Definition of Hartura
Hartura has the meaning of excessive intake of food or drink, or the result of becoming fed up with a large quantity of a thing.
It is also interpreted as the complete and full attainment of an appetite or desire.
SYNONYMS FOR Hartura
Excess of food
To eat a large quantity of food
To eat too much
Repletion of food
Origin of hartura
ORIGIN OF Hartura
The word hartura comes from harto and is linked to that indigestion felt after having eaten in abundance, but, curiously, this word has nothing to do with the act of eating.
If we review etymologically according to the study of the origin of words and their changes in structure and meaning of Latin, this word comes from the old Castilian. It is a Castilian with variants of forms used in southwestern Spain.
In its etymology it is formed from the Latin “fartus” which refers to stuffing. In the 14th century the F- at the beginning expired to be aspirated in Castilian as a j and continues to be so today although the standard has been lost.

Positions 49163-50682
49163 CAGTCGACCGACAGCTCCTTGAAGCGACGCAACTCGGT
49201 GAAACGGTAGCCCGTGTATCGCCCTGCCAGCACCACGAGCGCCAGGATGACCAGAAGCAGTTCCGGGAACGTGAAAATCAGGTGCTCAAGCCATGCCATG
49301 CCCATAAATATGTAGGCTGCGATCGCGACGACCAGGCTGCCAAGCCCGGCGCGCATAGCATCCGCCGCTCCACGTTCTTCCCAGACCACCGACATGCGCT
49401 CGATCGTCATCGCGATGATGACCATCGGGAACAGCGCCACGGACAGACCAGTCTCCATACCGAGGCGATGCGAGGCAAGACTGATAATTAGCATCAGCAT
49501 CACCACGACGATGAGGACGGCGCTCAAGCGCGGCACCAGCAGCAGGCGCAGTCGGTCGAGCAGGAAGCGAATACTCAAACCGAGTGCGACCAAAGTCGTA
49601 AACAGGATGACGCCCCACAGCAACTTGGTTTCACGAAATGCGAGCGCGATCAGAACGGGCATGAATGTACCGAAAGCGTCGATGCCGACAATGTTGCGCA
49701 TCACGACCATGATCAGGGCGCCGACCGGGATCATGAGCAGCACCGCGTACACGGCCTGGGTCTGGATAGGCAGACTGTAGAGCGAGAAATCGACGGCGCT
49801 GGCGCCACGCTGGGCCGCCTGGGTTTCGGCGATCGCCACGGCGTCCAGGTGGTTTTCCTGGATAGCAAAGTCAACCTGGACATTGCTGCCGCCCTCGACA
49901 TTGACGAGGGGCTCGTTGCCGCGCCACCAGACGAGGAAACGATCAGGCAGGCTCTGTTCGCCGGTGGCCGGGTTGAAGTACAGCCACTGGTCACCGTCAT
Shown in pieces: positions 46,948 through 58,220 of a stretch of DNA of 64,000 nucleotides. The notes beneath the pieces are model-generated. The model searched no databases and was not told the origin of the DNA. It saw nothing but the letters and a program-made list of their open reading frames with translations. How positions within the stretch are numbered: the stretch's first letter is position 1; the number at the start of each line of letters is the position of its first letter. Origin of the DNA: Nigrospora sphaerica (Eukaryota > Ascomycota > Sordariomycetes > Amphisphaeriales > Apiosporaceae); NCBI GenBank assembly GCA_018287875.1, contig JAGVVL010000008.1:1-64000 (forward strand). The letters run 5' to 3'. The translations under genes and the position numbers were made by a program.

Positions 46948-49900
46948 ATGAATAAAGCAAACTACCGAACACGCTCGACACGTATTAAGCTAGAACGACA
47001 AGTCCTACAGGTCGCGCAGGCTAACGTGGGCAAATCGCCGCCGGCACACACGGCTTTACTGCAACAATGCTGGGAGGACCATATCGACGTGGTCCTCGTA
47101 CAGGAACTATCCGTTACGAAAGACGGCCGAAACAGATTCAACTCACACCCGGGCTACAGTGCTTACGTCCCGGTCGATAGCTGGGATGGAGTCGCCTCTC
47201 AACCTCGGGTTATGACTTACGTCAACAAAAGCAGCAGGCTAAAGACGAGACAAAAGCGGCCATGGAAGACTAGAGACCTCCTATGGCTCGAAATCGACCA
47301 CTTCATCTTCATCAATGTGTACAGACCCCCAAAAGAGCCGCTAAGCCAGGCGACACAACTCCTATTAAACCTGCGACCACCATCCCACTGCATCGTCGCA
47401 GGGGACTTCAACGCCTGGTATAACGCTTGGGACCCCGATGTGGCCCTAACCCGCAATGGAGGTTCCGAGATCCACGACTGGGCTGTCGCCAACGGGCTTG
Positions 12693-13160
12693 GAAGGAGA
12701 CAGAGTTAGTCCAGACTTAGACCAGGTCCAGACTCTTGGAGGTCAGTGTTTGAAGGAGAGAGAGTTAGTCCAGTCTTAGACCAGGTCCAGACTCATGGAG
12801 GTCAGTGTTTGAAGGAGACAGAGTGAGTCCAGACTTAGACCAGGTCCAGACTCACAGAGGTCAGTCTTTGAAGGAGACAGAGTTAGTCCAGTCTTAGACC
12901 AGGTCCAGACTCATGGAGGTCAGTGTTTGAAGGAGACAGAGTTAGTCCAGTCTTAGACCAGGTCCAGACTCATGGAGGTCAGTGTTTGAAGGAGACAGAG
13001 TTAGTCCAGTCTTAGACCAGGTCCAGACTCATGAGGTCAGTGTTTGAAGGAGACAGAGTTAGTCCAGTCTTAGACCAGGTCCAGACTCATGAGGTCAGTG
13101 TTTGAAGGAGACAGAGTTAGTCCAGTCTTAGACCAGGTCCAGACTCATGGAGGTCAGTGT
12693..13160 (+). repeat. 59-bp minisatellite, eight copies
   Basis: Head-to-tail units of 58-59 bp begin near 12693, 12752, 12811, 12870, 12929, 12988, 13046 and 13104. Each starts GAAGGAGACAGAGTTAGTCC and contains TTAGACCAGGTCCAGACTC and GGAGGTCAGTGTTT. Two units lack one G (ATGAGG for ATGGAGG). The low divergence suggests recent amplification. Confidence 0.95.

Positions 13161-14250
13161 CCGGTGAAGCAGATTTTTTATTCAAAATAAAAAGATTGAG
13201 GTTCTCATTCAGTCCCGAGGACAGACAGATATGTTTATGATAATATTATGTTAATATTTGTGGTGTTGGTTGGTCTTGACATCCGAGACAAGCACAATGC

So if after eating or drinking you feel full, fed up or that you can’t eat any more, that’s where this other meaning comes from, which is more metaphorical, as if you have taken all you could fit in your stomach and you can’t take any more.
In this case, this word is used when you have eaten in excess, referring to the extreme, so in a few words “Jartura” means “to eat without limits.
However, there is a meaning of a feeling of not being able to do more psychically, of having reached the limit as for example “Oh, but what a jartura with these boys who misbehave!”
CURIOSITIES OF Hartura
It was initially used in the form of the verb ’empachar’ as Spanish from the French voice ’empêcher’, used to say that something hinders or is stuck, which is the feeling of being fed up.